Chiropractor malpractice occurs when a chiropractor fails to follow the medical standard of care for their profession, resulting in injuries to the patient. If you believe your chiropractor has engaged in malpractice, you can file a professional negligence lawsuit against the chiropractor.
While you still will have to prove the elements of regular negligence, this type of lawsuit is more complex because chiropractors are held to a higher standard. Basically, you will have to prove that the chiropractor failed to provide you with the care that a careful, competent and skilled chiropractor would have done.
What Do I Have To Show To Prove Chiropractor Malpractice?
In order to win a professional negligence suit based on chiropractor malpractice, the following elements will have to be proved:
- Duty: You must show that a chiropractor owed a duty to you. A chiropractor who accepts you as a patient and agrees to treat you owes you a duty of reasonable care;
- Breach: You must show a breach of duty by the chiropractor because the chiropractor failed to act as a careful, competent and skilled chiropractor would have;
- Causation: You must show that the chiropractor’s conduct caused your injuries; and
- Damages: You must show that harm actually occurred. This usually can be shown through medical bills or other expenses that you had to pay because you were injured.
If you go to trial, you may need to hire an expert witness to testify about the standard of care for the treatment you received, and how that was not met. In this type of case, the expert witness would generally be another chiropractor.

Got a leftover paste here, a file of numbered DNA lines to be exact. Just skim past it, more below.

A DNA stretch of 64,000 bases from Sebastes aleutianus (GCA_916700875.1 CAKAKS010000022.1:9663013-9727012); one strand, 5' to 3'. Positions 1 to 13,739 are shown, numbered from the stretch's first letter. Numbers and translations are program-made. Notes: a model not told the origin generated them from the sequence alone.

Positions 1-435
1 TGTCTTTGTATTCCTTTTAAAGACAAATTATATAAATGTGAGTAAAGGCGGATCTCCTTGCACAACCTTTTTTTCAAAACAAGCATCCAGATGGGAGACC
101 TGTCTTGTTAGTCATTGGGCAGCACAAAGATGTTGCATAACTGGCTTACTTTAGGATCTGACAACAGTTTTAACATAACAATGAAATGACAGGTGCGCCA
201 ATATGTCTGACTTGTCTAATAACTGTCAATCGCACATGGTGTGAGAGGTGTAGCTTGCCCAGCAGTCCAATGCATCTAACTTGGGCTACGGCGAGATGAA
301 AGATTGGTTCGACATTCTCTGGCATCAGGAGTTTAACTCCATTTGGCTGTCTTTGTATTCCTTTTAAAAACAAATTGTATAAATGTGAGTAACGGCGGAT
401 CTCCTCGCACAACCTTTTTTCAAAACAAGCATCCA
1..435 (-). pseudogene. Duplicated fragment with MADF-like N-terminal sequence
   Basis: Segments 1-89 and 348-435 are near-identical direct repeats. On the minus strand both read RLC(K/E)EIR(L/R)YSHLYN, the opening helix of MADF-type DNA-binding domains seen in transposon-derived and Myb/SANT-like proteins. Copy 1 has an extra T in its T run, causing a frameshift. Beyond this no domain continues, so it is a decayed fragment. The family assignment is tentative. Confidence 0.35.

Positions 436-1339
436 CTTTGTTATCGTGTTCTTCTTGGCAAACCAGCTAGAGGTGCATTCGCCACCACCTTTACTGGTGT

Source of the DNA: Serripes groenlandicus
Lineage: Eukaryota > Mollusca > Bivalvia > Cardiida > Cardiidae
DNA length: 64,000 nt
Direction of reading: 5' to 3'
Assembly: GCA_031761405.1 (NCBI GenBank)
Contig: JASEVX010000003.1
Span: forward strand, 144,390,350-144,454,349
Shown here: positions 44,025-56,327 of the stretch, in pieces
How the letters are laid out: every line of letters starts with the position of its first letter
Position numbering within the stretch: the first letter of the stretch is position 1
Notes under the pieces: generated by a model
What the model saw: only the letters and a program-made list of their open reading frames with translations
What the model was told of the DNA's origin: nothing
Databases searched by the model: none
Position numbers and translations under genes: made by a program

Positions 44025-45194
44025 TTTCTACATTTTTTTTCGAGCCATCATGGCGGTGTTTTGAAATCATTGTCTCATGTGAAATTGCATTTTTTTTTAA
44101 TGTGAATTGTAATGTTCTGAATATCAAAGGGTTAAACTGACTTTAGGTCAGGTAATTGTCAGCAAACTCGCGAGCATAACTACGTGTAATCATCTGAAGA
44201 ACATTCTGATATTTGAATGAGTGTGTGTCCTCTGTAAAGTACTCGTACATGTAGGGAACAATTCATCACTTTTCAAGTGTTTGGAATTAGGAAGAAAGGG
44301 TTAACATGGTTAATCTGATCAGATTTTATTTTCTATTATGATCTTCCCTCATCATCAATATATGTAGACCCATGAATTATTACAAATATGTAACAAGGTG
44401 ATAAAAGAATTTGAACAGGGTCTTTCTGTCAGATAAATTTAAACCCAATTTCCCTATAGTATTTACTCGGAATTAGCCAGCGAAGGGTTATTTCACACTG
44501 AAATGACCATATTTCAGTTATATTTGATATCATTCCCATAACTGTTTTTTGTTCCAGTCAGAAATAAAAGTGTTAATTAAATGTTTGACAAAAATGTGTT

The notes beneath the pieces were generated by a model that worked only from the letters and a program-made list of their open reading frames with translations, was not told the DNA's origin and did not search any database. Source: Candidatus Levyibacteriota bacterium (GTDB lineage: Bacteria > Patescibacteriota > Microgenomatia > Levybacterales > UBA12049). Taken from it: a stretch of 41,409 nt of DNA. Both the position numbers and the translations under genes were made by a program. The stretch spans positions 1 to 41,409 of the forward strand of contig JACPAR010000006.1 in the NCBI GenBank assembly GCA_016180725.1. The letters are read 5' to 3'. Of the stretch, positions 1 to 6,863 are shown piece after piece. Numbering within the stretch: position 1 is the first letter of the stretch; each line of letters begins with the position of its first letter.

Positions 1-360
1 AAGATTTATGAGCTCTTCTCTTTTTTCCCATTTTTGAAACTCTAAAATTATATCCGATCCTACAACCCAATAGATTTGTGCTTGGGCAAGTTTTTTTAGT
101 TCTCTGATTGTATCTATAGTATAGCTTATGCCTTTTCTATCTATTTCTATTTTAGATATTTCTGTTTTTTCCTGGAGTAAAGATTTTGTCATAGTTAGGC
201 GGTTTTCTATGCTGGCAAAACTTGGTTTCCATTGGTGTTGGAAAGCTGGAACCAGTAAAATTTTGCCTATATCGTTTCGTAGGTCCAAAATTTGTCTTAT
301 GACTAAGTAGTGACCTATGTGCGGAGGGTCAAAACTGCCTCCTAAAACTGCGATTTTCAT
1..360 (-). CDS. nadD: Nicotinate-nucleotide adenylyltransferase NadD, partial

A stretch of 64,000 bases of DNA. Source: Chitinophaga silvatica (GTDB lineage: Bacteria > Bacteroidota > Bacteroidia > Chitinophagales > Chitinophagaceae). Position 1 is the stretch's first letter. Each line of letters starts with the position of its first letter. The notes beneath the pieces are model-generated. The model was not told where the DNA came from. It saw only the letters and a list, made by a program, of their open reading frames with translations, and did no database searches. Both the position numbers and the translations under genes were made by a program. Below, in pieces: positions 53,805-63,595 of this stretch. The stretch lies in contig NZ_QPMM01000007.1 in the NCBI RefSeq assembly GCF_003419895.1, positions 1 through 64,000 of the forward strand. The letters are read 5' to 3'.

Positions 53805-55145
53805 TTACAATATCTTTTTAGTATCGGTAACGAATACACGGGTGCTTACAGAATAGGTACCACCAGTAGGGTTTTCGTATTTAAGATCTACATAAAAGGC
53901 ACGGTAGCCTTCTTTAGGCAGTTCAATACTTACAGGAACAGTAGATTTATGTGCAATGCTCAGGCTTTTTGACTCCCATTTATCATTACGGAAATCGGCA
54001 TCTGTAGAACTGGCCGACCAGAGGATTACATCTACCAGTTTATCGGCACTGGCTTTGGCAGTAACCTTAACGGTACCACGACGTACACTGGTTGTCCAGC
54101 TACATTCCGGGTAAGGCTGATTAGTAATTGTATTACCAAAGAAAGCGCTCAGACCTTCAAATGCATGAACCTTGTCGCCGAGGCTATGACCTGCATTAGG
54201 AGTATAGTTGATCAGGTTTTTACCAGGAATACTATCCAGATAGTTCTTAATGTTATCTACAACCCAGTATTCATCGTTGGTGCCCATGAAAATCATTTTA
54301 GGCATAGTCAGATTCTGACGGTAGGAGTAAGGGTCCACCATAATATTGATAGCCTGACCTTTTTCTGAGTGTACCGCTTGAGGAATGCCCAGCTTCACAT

In addition, if you had to see another chiropractor or medical doctor to treat the injuries that you suffered as a result of the negligence that occurred, these individuals could be key witnesses to help prove you case.
What are Some Common Examples Of Chiropractor Malpractice?
Some common examples of chiropractor malpractice include:
- Failing to diagnose an underlying condition and/or failure to run additional tests to make a diagnosis;
- Making a misdiagnosis;
- Failing to warn the patient of the risks associated with the treatment; and
- Choosing a course of treatment that injured the patient.
If you believe that any of the above may have occurred during your chiropractic care and treatment, you may have a case for chiropractor malpractice.
Should I Consult an Attorney?
If you believe chiropractor malpractice, has occurred you should contact a local personal injury attorney. An attorney can evaluate your case, file a lawsuit on your behalf, and represent you in court.